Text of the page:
The resistance the activists met made them realize that to have a lasting impact on reform, they also needed to build up and ‘prove’ a degree of ‘expertise’. The dismissal and silent ignoring of their input was often justified with an alleged lack of experience, as almost none of the activists had served in the army or law enforcement organs and given their belonging to a younger generational cohort – molodye liudi or ‘young people’. Therefore, the Civic Union was urged to acquire and demonstrate knowledge and experience in the areas of law enforcement and community security in particular. This practical component was realised in a project on ‘social partnership in public security and crime prevention’ financed by the United Nations Office for Drugs and Crime (UNODC). Arguably, the project led to the (re-) activation of so-called Local Crime Prevention Centres (LCPCs, Russian: Obshestvenno-profilakticheskie tsentry) and their constituent civil society and administrative actors. The project’s effects were important in making the latter actors work together with local police to identify and solve security issues like frequent road accidents, school racketeering, or violence among youth. Yet, the levels of cooperation between involved parties and their agility in tackling problems was roughly reproduced, i.e. staying low in less active communities while remaining high or increasing in those already experienced with security initiatives. The more important part for the overall strategy of the Civic Union was then to interpret the overall results so as to back up claims and demands for more cooperative and people-centred approaches in community-level law enforcement, and further, to demonstrate the organisation’s own ‘expertise’ in such questions.
This points to the third role and associated practices of the Civic Union, which is knowledge production. Trine Villumsen Berling has rightly argued that knowledge is a decisive factor in social processes, as agents can ‘mobilize’ it ‘as weapon[s] in political struggles … to secure for themselves the power to impose the legitimate version of the social world’. At the same time, she cautions that, in ‘political practice’ … the ‘lack of knowledge’ rarely hinders governments to take actions in the interest of exerting sovereign control. Knowledge production by civil society activists and ignorance or non-knowledge on the side of power holders turn out to be key ingredients of the observed police reform dynamics as well. As part of wider trajectories of global knowledge transfer and adaptation, the Civic Union coined an approach named ‘Co-Security’ (Russian: ‘SoBezopasnost’) which aims to facilitate the joint [Russian: sovmestnoe] provision of security as discussed in the community-level project above. Under this approach, the platform implemented its projects but also generated a large number of commentaries and analyses. These form a remarkable body of knowledge (which I have analysed in a supplementary appendix) which presents overbearing evidence in favour of more comprehensive law enforcement reforms. Yet, in recent years, each move of the government and ministry officials towards such reform has been followed by retractions. Most tellingly, ex-PM Sapar Isakov, who, using the Civic Union’s terminology, had vowed to support the creation of a ‘modern’ politsiia to replace the Soviet-era militsiia was arrested, indicted and sentenced to a long prison sentence because of a corruption scandal.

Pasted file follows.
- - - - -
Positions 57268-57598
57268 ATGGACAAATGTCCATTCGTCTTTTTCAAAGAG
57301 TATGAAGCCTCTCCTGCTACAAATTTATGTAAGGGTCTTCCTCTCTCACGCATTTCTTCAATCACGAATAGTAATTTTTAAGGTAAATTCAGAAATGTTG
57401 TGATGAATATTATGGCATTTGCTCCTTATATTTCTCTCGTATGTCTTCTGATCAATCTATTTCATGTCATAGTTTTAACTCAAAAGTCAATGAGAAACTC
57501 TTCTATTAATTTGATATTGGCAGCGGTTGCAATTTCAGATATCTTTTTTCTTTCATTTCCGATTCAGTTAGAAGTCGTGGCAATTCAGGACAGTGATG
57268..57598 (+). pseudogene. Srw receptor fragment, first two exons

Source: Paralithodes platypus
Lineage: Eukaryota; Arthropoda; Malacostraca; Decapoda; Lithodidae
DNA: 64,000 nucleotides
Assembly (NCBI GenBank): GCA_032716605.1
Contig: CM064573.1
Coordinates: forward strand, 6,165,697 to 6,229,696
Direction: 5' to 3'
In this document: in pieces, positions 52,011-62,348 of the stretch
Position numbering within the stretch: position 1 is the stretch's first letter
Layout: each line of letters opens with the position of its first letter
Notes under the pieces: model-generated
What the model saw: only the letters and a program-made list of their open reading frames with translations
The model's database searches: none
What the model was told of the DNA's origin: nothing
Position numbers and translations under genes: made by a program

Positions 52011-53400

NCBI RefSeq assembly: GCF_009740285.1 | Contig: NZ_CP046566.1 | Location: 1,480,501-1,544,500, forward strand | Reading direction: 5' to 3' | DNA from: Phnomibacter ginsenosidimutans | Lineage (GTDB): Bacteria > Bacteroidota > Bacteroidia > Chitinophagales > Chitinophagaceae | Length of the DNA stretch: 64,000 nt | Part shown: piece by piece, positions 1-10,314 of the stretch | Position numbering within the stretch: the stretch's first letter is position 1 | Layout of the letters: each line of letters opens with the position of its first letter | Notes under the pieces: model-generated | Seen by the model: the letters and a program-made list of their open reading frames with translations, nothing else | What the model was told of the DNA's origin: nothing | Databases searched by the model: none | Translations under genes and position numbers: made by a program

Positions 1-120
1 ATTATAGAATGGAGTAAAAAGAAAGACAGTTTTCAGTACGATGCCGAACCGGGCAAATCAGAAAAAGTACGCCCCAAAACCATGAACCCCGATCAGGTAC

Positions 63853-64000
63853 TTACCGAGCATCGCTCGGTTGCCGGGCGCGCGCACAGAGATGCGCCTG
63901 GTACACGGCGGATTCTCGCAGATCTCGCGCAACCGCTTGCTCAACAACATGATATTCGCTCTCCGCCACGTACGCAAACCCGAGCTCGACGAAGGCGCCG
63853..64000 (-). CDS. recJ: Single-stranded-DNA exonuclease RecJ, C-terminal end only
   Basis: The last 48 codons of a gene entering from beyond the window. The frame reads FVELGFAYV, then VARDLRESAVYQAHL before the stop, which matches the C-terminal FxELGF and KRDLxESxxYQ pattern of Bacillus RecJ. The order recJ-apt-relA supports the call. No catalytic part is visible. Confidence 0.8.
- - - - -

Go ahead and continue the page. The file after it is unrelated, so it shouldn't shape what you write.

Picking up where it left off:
Thus, in sum, there is ample evidence of the limits of the Civic Union’s efforts to bring about reform steps against the resistance and political manoeuvring of the political establishment around hardliner president Sooronbai Jeenbekov. Nevertheless, the CU managed to consolidate its role as practice-oriented and knowledge-generating expert who cannot be easily excluded from reform process anymore. The latest achievements testifying to this status are the extension of a pilot project creating a new patrol police unit from the capital Bishkek to the southern city of Osh; the institutionalisation of a parliamentary oversight mechanism created on the Civic Union’s and MPs’ initiative; and a new draft law ‘On the foundations of crime prevention’, which activists hope will further advance effective and needs-based approaches to law enforcement. Drawing on a collaborative and practice-based approach, these findings help elucidate the efforts necessary for civil society to get involved in reform processes and successfully influence them. And perhaps most importantly, they shed light on how partners from international organisations, donors and academic researchers can help such platforms to overcome challenges and resistance in their efforts to shape accountable and transparent security sector institutions.
This research was first carried out as part of my PhD project. Its main results have been published in a recent article, also available in Russian.
Cover photo by by Christopher Herwig, Man wearing a traditional Kyrgyz hat (Kalpak ) walking past a row of police hats. Bishkek, 2004. (C) Pressens Bild https://flic.kr/p/CZuuf